So here a stood in front of ma old friend once again; the bathroom mirror. Ah’d pocketed the kitty, the old gentleman’s agreement fae times of spikes and side-sheds. But two hunner banger and the least abuse cudny save ma locks. Three parts wet-look gel, one part bit polish would huv ti suffice, for now.

Skip furrit three years and am bald as an egg. Fuck it though, saves me a wee fortune at the barbers and ah still get ma hole every other weekend. Life could be worse. Least am no ginger.

melrosie69's picture
melrosie69 from Dallas is reading Deadfall hotel May 2, 2012 - 5:56pm

Prince Charles is a perfectionist about his eggs. I read that somewhere. I  respect that. I once screamed at a waiter for serving me runny eggs. Quality counts. I live with a woman I met at Job Corps. I don't trust her to make eggs and she can't cook anyway. Her name is Betty.It sounds like a waitress name doesn't it? But Betty isn't a waitress. Betty doesn't have a job. Betty can't cook. I have a ritual about the way I cook eggs. I play sitar music while I melt the butter in the pan. I send Betty out for cigarettes because I don't like the distraction. She talks too much. It's toxic. So I send her out to the convenience store and I play the sitar music and melt the butter in the pan and then I start whisking the eggs and I lose track off time but then I pour them into the pan  and Betty walks in the door smoking. "Don't smoke inside, Betty," I tell her. She just stares at me and she has ruined my concentration and the eggs are ruined. Betty is running off at the mouth about what a lousy boyfriend I am. "You ruined my damn eggs, Betty," I tell her. I borrow one of her cigarettes and leave. I walk towards the hiking trail where I can get some peace. I walk and walk and wonder what to do about Betty.

Pretty Spry for a Dead Guy's picture
Pretty Spry for... May 3, 2012 - 9:20pm

The Rooster Came First

Rodents gnaw at a corpse. The village lies in ruin. Dozens dead. The corpse has no lower half. Just a torso with singed hair and a vacant stare. An eyeball pops out and is immediately eaten by a wayward crow.

The beast writhes still, though its chest no longer heaves. The spears stopped that. Smoke billows from what used to be their homes, but the villagers cheer. They haven’t seen sunlight in days. The sky casts no reflection in the pond.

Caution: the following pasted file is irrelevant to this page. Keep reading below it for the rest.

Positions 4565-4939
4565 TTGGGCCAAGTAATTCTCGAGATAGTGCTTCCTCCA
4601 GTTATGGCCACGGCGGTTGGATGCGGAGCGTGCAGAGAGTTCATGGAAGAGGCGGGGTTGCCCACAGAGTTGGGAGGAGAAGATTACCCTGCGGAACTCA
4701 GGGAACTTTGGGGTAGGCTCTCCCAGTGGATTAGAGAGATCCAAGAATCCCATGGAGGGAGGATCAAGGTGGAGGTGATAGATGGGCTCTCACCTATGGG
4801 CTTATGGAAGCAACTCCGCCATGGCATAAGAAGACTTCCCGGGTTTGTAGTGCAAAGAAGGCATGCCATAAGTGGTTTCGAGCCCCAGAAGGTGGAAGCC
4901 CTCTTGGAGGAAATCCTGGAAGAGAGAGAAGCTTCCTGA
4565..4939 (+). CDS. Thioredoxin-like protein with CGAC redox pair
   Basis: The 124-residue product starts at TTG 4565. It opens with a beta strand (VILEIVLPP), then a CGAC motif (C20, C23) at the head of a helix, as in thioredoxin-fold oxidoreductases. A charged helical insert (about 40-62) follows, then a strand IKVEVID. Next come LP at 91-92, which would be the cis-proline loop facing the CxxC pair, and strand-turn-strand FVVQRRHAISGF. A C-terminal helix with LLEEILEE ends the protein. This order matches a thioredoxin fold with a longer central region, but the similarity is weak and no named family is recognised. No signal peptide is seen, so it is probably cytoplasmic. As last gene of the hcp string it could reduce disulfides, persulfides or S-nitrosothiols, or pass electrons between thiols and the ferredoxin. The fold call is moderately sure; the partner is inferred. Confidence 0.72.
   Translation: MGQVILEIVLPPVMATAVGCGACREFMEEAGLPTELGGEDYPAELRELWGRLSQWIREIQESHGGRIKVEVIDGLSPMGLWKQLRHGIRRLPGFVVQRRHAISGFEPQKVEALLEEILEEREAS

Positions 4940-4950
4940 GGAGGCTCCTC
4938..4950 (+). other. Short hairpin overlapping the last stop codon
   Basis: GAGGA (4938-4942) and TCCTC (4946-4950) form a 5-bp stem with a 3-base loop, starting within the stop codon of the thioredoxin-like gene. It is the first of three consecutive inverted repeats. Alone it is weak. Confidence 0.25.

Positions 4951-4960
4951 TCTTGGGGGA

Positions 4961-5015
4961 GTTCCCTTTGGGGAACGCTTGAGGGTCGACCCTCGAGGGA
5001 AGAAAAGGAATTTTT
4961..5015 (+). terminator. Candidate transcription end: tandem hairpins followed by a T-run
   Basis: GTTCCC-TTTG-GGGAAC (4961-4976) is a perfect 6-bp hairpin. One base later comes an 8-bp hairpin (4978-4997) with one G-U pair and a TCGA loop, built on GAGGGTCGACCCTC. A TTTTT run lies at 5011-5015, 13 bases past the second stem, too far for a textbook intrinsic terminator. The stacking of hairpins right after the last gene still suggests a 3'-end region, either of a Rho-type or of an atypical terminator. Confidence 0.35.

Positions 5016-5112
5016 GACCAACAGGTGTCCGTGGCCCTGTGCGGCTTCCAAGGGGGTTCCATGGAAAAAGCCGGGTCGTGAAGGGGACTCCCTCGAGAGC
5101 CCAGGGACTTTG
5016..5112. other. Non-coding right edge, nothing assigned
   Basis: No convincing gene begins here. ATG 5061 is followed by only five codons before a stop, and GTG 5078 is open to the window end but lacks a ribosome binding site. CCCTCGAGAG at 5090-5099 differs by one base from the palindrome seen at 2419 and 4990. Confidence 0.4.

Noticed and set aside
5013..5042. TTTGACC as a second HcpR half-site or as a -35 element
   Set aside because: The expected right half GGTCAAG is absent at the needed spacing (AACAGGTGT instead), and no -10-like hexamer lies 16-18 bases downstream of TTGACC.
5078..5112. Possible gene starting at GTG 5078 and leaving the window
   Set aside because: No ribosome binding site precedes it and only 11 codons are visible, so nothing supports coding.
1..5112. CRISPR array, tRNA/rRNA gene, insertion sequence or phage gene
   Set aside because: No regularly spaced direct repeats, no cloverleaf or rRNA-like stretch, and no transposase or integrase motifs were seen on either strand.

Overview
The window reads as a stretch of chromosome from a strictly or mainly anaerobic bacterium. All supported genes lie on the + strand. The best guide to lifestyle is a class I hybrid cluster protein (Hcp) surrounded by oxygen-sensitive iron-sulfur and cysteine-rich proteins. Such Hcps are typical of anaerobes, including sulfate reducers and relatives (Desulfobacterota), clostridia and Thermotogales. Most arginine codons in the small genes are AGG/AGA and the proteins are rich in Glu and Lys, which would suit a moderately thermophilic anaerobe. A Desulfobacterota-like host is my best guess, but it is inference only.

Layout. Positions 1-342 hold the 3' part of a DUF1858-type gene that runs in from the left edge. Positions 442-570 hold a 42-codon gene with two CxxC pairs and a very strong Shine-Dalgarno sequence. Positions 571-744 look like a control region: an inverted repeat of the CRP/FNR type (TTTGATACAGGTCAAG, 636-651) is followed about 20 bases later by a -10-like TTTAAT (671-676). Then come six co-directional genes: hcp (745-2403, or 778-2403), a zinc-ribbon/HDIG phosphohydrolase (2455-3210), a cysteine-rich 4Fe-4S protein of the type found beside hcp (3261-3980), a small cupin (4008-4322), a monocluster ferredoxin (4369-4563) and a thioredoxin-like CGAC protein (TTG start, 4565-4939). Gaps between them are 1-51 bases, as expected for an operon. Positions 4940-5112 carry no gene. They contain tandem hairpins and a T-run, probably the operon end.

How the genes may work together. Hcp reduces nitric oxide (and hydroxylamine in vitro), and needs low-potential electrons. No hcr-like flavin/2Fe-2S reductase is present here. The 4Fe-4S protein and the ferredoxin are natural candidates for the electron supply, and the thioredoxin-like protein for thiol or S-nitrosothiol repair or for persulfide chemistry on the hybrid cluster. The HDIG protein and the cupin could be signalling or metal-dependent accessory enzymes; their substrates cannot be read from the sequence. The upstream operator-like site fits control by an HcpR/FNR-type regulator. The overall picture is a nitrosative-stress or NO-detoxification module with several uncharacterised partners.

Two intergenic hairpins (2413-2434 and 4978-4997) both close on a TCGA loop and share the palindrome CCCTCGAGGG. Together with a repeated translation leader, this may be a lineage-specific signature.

Off in the bushes on the other side of the pond, just across from the cheering villagers, concealed by reeds and smoke, sit four eggs. For the first time that week, a rooster caws. The beast writhes still.

Dino Parenti's picture
Dino Parenti from Los Angeles is reading Everything He Gets His Hands On May 20, 2012 - 8:17am


          Jenna’s final meal was a soufflé. I’d make them for her every Thursday because Fridays she didn’t work and she could sleep in and not worry about feeling bloated while on her feet for ten hours a shift at the hospice.
          She enjoyed watching me cook, often lauding my food handling skills, which though I thought nothing of, the dichotomy of being an ex-military roughneck who played amateur chef thrilled her to no end.
          I haven’t made one in two years. Not until today—a misty dusk similar to the one she was abducted and slaughtered on while jogging. It was the ex-husband. He even confessed before his greenhorn lawyer, in trying to crack a legacy for himself, killed the plea gambit deader than my wife.
          What Jenna especially admired was how I’d fracture the eggshells using only the scythe of my thumbnail, the whites oozing from the gash like sclera from a punctured eyeball before dumping the vermillion yokes into a bowl and later burying the crushed shells for compost. The whole time she’d gaze at me like I was father, son and husband rolled into one body.